Norwegian black metal group SATYRICON is now streaming their new album “Satyricon & Munch“, which can be heard in it’s entirety below.
The release is one 56-minute-long instrumental that was specifically written to coincide with the “Satyricon & Munch” exhibition currently being held at the Munch Museum in Bjørvika, Oslo, Norway.
“Satyricon & Munch” is currently available as a digital release but is also available at this location for physical pre-orders, arriving later on in the year.
“In the musical work Satyricon & Munch, you will find my musical response to the emotions that the works of Edvard Munch instilled in me when working on the art exhibition,” says SATYRICON vocalist Satyr. “One could therefore say that the album release is not only a consequence of the making of an exhibition, but also a reflection of my studies of Edvard Munch‘s life and philosophy on the making of art – and my eagerness to push myself as an artist. I deeply appreciate his emphasis on feeling over technique, his will to experiment and his determination to walk his own way. Of course these are also core values to Satyricon, which in this particular case becomes even more important.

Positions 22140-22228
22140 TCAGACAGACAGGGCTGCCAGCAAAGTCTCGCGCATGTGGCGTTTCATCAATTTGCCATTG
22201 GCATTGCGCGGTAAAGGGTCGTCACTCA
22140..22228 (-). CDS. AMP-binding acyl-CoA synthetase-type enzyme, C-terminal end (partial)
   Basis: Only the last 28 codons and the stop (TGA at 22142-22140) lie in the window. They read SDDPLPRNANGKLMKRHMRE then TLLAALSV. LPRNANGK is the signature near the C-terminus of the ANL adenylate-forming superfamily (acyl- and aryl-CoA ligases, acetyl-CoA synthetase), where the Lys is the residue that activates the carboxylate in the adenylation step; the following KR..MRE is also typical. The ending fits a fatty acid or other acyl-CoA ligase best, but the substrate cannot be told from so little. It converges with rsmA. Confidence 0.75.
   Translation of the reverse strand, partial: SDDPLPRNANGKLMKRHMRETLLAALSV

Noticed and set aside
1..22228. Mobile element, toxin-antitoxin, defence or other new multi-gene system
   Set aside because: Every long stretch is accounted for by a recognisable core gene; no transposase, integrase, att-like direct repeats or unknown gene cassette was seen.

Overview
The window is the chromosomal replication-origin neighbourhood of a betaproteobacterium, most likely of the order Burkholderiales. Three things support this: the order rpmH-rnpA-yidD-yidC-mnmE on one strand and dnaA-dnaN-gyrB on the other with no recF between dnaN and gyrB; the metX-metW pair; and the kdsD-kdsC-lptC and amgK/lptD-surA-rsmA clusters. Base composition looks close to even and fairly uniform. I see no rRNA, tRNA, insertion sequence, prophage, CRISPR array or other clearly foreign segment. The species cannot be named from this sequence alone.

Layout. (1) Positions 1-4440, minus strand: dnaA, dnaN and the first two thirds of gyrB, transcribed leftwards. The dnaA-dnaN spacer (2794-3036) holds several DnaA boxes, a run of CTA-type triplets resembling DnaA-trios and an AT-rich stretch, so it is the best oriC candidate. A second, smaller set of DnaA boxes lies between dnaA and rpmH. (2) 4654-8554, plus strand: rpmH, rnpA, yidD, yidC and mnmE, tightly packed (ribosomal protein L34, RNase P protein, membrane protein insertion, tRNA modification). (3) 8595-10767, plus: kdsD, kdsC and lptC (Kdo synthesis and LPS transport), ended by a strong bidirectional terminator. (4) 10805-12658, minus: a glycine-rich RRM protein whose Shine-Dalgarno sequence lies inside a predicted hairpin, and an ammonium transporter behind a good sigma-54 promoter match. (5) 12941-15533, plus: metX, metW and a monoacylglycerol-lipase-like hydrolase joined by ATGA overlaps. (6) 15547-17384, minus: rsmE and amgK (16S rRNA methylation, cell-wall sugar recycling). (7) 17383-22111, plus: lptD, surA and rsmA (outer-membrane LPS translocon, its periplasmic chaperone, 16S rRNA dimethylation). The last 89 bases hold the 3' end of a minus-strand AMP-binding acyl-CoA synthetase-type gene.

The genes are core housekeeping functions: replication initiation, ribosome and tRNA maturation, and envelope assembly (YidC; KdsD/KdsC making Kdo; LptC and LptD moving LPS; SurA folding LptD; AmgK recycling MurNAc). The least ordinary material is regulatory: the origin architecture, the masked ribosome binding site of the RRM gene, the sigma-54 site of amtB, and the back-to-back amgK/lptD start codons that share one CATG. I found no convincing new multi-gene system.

“To make this into what it is, it became clear early on that we needed to reverse the roles in the instrumentation: What has been complimentary in the past must now perhaps take more of a lead role, what is given in a regular song is perhaps not needed at all for this project. These types of reflections. To create the layers of emotion and atmospheres that we aspired to, the instrumentation needed to be rich in diversity. That is why we have a wide range of old school analog synthesizers, electric guitar, baritone guitar, bass guitar, drums, theremin, cello, viola, bass clarinet, contrabass clarinet, jouhikko, Hardanger fiddle, grand piano to name some. Some of these instruments are particularly receptive to the personal input of the musician and very suitable for creating the depth of layers that was necessary for this project. It has been important to us to break away from formatted approaches and focus strictly on what this project needs.
“Black metal’s true nature is being limitless and while the format is unlike anything you’ve heard from Satyricon before, the tonality and personal signature is highly recognizable to those who know their Satyricon. We encourage everyone to refrain from trying to label the music and just accept that there is no need to. It is certainly not film music, it is not ambient and it is not something you have to make up a word for. It is Satyricon.”